This way, the government does not just burden the people with GST but also spur income growth and spending, said Lua.
“It is also imperative that the government also looks into a method to increase the general income of households because according to the Ministry of Finance, 80 percent of Malaysian households or 5.2 million families receive BR1M (Bantuan Rakyat1Malaysia).
“This indicates a high number of households are in the lower income bracket,” Lua said in a press statement.
Lua said since the GST is about making Malaysia’s economy competitive, then it should also follow Singapore’s example.
“A simple comparison with Singapore would show that the island state’s GST is only one percent higher than Malaysia’s proposed six percent GST rate.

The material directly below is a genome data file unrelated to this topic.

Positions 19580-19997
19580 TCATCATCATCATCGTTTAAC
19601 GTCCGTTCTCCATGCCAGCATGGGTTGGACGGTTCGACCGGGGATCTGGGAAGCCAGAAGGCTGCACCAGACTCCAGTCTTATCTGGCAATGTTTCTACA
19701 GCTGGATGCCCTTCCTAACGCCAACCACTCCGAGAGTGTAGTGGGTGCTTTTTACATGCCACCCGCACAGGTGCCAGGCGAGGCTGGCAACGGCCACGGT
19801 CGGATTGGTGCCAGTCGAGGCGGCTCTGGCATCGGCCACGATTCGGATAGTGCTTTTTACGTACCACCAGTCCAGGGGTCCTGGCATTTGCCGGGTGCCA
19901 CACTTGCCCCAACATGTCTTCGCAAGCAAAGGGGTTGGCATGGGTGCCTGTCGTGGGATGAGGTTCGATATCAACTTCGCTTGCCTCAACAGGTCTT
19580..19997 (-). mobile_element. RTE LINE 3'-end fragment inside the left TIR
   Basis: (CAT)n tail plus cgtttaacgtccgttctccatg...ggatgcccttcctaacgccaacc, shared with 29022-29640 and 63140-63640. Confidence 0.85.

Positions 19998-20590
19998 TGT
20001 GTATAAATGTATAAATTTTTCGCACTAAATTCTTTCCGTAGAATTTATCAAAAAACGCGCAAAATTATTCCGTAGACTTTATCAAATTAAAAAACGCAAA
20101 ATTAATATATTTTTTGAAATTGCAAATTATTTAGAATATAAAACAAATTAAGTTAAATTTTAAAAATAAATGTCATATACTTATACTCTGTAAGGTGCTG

“Yet Singapore’s personal and corporate tax rate is 20 percent and 17 percent respectively – a difference of 6 – 8 percent lower rate than Malaysia’s and this will influence Malaysia’s global attractiveness and competitiveness,” he said.
Citing further comparisons with other countries, the World Bank Doing Business Report ranks Malaysia at 36 with total tax rate of 36.3 percent in profit, behind South Korea (25), New Zealand (23), Brunei Darussalam (20), United Kingdom (14), Singapore (5), and Hong Kong (5), he said.
Lua’s suggested tax reforms include:
- At least 3% reduction in corporate and personal income tax
- Expansion of the tax range and tax bracket where the highest bracket should be widened, which will relief the burden of middle income groups especially in urban areas.
- Furthermore, a person who earns RM100,000 per annum should not be taxed at the same high rate of 26 percent with a person who earns RM500,000 per annum.
- A new mechanism or tax system to spur the growth of SMEs (including home-based businesses) that at present contribute 32.7 percent of the country’s GDP.